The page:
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How to setup MySQL slave replication.
Your method of choice for setting up slave replication depends on whether you use MyISAM database engine for your data.
If you use MyISAM engine for any of your database tables, you will have to have some downtime in order to take consistent data dump, which is required to setup replication.
If on the other hand all your tables are InnoDB, you can have zero downtime replication setup.
So let’s find out whether we have MyISAM tables:
SELECT TABLE_SCHEMA as DbName ,TABLE_NAME as TableName ,ENGINE as Engine FROM information_schema.TABLES WHERE ENGINE='MyISAM' AND TABLE_SCHEMA NOT IN('mysql','information_schema','performance_schema');
Empty result-set means that you are not using MyISAM for any table, and you can proceed to no-downtime replication setup.
If you know what you’re doing, you may want to convert all MyISAM tables to InnoDB format. This should be a relatively safe operations, if you know you don’t use full text indexes which only MyISAM format provides:
SELECT CONCAT('ALTER TABLE ', TABLE_SCHEMA,'.',TABLE_NAME, ' ENGINE = InnoDB;') FROM information_schema.TABLES WHERE ENGINE='MyISAM' AND TABLE_SCHEMA NOT IN('mysql','information_schema','performance_schema');
[mysqld] server-id=1 log-bin=mysql-bin binlog-do-db=dbname binlog-format=mixed expire-logs-days=5
Restart is required to enable binary logging, so:
systemctl restart mysqld
In slave my.cnf:
disable replication for MEMORY tables
Add root’s SSH (slave) public key to mytune master authorized_keys.
Part I. Setup MySQL replication with downtime (have MyISAM tables)
In slave, yum -y install autossh
1. Configure your master server for replication
1.1. Create replication user
CREATE USER 'repl'@'%' IDENTIFIED BY 'CzIkcN3vReD'; GRANT REPLICATION SLAVE ON *.* TO 'repl'@'127.0.0.1'; FLUSH PRIVILEGES;
2. Lock tables for read
In your terminal, run
mysql followed with
FLUSH TABLES WITH READ LOCK;. Keep this session open
3. Record binary log coordinates.
Take note the coordinates from:
SHOW MASTER STATUS;. Typical output:
+------------------+----------+--------------+------------------+ | File | Position | Binlog_Do_DB | Binlog_Ignore_DB | +------------------+----------+--------------+------------------+ | mysql-bin.000002 | 326 | nzb_admin | | 1 row in set (0.00 sec)
4. Export your MySQL database
Run the command to export only the database that you need to replicate
mysqldump --opt exampledb > exampledb.sql
Steps to setup replication on the slave servers
Description=AutoSSH tunnel service everythingcli MySQL on local port 5000
ExecStart=/usr/bin/autossh -M 0 -o “ServerAliveInterval 30” -o “ServerAliveCountMax 3” -NL 5000:localhost:3306 firstname.lastname@example.org
systemctl start autossh-mysql-tunnel.service
systemctl enable autossh-mysql-tunnel.service
Connect to MySQL client and run query which specifies master server’s IP and binary log coordinates:
CHANGE MASTER TO MASTER_HOST='126.96.36.199', MASTER_USER='repl', MASTER_PASSWORD='password', MASTER_PORT=3306, MASTER_LOG_FILE='mysql-bin.000002', MASTER_LOG_POS=326, MASTER_CONNECT_RETRY=10;
Verify replication is working with:
SHOW SLAVE STATUS;
If something gone wrong:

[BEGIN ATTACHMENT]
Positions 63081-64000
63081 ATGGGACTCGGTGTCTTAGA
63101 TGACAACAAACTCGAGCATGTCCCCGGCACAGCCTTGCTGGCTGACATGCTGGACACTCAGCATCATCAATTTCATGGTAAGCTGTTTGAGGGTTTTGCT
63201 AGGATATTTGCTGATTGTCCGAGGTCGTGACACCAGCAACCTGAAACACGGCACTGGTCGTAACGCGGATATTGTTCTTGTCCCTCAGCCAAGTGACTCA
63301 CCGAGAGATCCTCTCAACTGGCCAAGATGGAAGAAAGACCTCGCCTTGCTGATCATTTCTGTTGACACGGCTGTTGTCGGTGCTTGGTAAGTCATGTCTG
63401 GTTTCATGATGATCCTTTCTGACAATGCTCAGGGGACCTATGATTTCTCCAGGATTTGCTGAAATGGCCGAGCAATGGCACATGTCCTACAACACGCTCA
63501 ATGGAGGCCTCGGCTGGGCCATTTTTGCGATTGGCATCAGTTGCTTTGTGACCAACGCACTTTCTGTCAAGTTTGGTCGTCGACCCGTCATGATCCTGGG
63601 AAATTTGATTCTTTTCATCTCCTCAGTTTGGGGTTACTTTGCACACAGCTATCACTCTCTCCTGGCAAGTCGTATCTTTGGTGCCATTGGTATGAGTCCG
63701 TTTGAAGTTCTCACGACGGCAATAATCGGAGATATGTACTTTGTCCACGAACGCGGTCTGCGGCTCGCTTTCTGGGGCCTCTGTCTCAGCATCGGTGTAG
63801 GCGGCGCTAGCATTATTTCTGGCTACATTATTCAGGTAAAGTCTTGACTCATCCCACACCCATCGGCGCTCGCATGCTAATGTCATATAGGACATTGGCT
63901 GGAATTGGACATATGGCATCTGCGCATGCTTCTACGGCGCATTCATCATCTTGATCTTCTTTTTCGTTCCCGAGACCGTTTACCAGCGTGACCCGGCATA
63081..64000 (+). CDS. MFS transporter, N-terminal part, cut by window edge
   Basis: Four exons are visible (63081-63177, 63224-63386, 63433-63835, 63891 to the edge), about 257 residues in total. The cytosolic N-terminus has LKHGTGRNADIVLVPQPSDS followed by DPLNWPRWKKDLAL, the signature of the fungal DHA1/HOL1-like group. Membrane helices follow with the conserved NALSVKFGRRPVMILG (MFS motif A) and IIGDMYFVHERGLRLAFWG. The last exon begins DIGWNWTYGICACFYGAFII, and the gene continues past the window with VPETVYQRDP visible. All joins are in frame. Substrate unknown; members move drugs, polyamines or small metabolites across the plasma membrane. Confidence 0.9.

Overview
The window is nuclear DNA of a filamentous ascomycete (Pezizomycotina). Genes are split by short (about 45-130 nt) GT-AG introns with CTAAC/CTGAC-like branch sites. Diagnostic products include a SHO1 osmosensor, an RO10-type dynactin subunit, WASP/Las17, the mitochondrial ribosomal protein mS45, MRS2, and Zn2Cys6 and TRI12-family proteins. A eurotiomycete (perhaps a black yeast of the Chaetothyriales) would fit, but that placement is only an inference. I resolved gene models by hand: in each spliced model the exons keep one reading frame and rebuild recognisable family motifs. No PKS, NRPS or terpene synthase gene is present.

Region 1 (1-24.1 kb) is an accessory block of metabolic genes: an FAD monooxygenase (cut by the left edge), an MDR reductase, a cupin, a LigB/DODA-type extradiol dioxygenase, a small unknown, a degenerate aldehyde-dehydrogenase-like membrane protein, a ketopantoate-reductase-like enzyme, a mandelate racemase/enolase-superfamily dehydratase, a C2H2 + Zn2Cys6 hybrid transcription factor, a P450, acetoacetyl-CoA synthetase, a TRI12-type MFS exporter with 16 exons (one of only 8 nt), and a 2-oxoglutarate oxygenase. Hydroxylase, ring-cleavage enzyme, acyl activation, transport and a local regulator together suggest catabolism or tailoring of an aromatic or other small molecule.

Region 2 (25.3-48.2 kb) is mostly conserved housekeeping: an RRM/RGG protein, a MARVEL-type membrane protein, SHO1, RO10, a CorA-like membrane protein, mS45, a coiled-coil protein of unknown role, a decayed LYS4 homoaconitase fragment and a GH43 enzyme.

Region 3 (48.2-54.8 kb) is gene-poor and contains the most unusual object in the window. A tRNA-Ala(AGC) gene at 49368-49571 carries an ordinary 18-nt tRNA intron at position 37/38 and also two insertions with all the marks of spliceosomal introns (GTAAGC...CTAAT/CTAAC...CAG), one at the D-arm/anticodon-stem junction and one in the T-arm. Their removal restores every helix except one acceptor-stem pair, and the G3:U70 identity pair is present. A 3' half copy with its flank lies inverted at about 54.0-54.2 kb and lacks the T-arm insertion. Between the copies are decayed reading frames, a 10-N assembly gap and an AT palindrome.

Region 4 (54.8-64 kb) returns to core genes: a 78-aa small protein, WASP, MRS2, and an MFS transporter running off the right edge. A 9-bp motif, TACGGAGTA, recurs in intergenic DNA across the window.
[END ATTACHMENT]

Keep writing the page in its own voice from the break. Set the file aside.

Run on master:
RESET SLAVE ALL;
If there is no lag (see below on that), and you see that replication really doesn’t work or stopped working for some reason, refer to MySQL troubleshooting page which offers some additional steps.
Make your changes permanent via my.cnf.
Note the comments for which directive should go to which server:
binlog-do-db=exampledb # applies to slave: replicate-do-db=exampledb # applies for slave relay-log=mysql-relay-bin relay-log-index=mysql-relay-bin.index # applies to slave: replicate_ignore_table=exampledb.table1 replicate_ignore_table=exampledb.table2 replicate_ignore_table=exampledb.table3 server-id=1 # on master server-id=2 # on slave
Replication config tip #1: Make sure binary logging type = mixed to avoid “insert..select” queries to mess things up.
Replication config tip #2: Use
replicate-wild-ignore-table=garbage.% instead of
do-db options for filtering what will be replicated, since it’s more safe for replication.
Stop MySQL slave lagging from master
The problem you may find immediately is that replication doesn’t work. But hey, you did all right. Confirm it’s working with:
SHOW SLAVE STATUS
If both IO Thread and SQL Thread are saying YES, it means it’s fine. But if you don’t see the recent data on slave, it means it has lag from master.
To confirm, run
mysqltuner. It reports about the current lag (you can calculate the values from slave status, but it’s most convenient to run
mysqltuner to confirm on the current lag time):
[!!] This replication slave is lagging and slave has 18 second(s) behind master host
Steps to remedy the lag described next.
Ensure same time.
Confirm you have the same time on both master and slave. Run
date command in SSH. If not same, make sure you have NTP installed and running.
Make use of of Parallel replication.
Use as many threads as number of CPU cores. Or 2x less if you want to give more power to select queries on slave.
To enable at runtime:
STOP SLAVE SQL_THREAD; SET GLOBAL slave_parallel_threads = 4; START SLAVE SQL_THREAD; SELECT @@slave_parallel_threads;
Set permanently in /etc/my.cnf:
More info on parallel replication is here.
If you want to write from slave
In some situations you might need to write to MySQL from the slave server. But with MySQL slave replication in place you shouldn’t really write to slave DB. You might want to split writes to MySQL master and reads to slave (read/write split).
You can use MariaDB MaxScale for this.
Purge binary logs
Make sure to set expire logs configuration value to remove old binary logs. If not:
mysql -e "purge binary logs before '$(date "+%F %T")'"